Gulf banks are feeling the pinch of rapidly shrinking corporate loan margins, with some predicting a bounce in lending rates as soon as the first half of 2015 as the escalating price war bites into profitability.
Lenders are being forced to cut rates and loosen lending terms to secure business as local banks, flush with cash as their balance sheets recover from the global financial crisis, seek ways to earn a return on their money.
The conditions are a boon for the region’s companies, which have been able to negotiate cheap funding with longer terms and fewer covenants – for example, less collateral – from lenders desperate to maintain business relationships.
Dubai’s state-linked borrowers, many of whom were seen as pariahs by bankers when the emirate nearly defaulted five years ago, have been among the top beneficiaries; they have repeatedly been able to improve the rates at which they are borrowing.
Earlier this month, airport retailer Dubai Duty Free completed the second repricing of a $1.75 billion loan in just over a year, while also trimming the interest rate on a separate $750 million facility.
In July, ports operator DP World refinanced a loan to secure better pricing while tripling its size to $3 billion.
Bankers are questioning how much longer this can go on. Some are worried not so much by the shrinking profit margins on loans as by the relaxation of other terms, which they feel could set dangerous precedents in the market and increase risks for banks when economic conditions worsen.
“It has been a steady decline in margins over the last few quarters on both sides of the balance sheet for banks,” said Chiradeep Deb, head of corporate finance and syndications at Dubai’s Mashreq.
“What is however more worrying, and I guess as lenders we need to arrest the slide, is competition loosening up on facility terms in a drive to push asset growth.
“I would expect some corrective action to come through by the early part of 2015.”
Fluctuations in loan pricing trends are common around the world, but some factors unique to the Gulf seem to be distorting the market and making the current trend particularly sharp.
Abu Dhabi government-regulated entities have been less active in borrowing over the past few quarters, apparently because the emirate’s authorities have become somewhat more prudent about debt levels.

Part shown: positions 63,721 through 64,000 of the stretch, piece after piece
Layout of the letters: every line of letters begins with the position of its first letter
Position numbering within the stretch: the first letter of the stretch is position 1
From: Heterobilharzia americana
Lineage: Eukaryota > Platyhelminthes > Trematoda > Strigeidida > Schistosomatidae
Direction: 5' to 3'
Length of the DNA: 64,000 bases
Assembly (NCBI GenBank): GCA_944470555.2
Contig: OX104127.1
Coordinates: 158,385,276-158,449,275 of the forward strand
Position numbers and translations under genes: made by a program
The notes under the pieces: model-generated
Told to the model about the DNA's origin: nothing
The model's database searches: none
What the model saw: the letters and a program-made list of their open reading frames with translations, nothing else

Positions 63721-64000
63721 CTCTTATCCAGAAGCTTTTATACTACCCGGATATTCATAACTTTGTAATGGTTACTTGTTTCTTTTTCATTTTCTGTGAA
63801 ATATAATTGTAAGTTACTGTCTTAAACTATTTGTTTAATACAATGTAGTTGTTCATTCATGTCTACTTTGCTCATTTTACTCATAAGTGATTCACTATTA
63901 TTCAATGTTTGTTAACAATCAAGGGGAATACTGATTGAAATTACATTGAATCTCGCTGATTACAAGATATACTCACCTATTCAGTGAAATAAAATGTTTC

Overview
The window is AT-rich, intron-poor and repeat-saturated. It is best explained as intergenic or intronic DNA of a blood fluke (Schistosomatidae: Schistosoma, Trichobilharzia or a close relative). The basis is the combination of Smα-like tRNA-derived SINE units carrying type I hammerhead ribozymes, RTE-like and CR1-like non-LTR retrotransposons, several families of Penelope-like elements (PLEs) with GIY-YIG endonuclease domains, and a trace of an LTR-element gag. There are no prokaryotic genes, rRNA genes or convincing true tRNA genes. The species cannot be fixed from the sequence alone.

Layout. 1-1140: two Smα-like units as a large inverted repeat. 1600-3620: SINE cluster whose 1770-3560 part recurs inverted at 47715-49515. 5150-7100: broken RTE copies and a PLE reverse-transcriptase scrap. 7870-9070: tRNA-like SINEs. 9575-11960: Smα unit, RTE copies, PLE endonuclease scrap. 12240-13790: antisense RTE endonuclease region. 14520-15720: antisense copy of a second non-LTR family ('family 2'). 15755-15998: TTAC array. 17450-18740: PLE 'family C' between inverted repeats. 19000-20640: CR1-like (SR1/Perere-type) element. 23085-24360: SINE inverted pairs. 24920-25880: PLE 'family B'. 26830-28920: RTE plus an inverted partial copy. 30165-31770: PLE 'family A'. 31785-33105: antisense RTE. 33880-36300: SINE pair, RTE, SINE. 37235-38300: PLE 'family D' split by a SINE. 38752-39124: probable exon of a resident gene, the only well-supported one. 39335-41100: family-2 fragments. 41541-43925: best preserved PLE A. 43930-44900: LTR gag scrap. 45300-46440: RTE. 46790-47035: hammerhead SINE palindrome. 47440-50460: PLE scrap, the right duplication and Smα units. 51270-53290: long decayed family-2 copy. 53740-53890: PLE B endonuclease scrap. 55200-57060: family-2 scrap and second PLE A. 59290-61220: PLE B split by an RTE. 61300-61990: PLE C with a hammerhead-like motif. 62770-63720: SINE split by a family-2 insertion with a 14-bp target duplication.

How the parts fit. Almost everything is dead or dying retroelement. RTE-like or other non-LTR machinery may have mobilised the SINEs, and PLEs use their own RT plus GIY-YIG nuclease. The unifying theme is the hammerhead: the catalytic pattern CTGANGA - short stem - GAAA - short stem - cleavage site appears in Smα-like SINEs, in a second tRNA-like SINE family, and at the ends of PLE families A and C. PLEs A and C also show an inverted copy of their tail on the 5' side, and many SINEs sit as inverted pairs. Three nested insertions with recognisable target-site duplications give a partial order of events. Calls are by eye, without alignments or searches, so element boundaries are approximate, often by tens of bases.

The pipeline of infrastructure projects expected in Qatar has been slower than expected to materialise, partly because of red tape. Qatar is likely to reschedule about 15 percent of its planned building projects for coming years to reduce waste and bottlenecks, sources familiar with government policy told Reuters in March.
Saudi Arabian banks are highly liquid but face restrictions on lending outside the kingdom. Many have also reached their lending limits for the most high-profile domestic names, making the competition for good-quality assets fierce.
“It’s not unusual in Saudi to negotiate with one bank and then another bank comes in at the last minute with better terms, and they end up taking a chunk or all of the financing,” said one lawyer in the kingdom.
In general, deposit growth has outpaced loan growth in many Gulf economies over the last few years; in the United Arab Emirates, for example, banks’ combined loan-to-deposit ratio has dropped from a November 2011 peak of 102 percent to 95.4 percent in July this year, according to the latest central bank data.
This has added to competition among banks to win loans – as has the return of some foreign banks to the region over the past year. Those banks retrenched in the Gulf during the global financial crisis and are now back, willing to lend cheaply in the hope of rebuilding relationships and securing fee-paying business such as foreign exchange and derivatives.
The competition has shrunk the average margin over the London interbank offered rate on a loan in the six-nation Gulf Cooperation Council to 164.12 basis points so far this year, from 211.49 bps last year, according to Thomson Reuters LPC data. That compares with a drop of just 3.7 bps in the Asia-Pacific region outside Japan.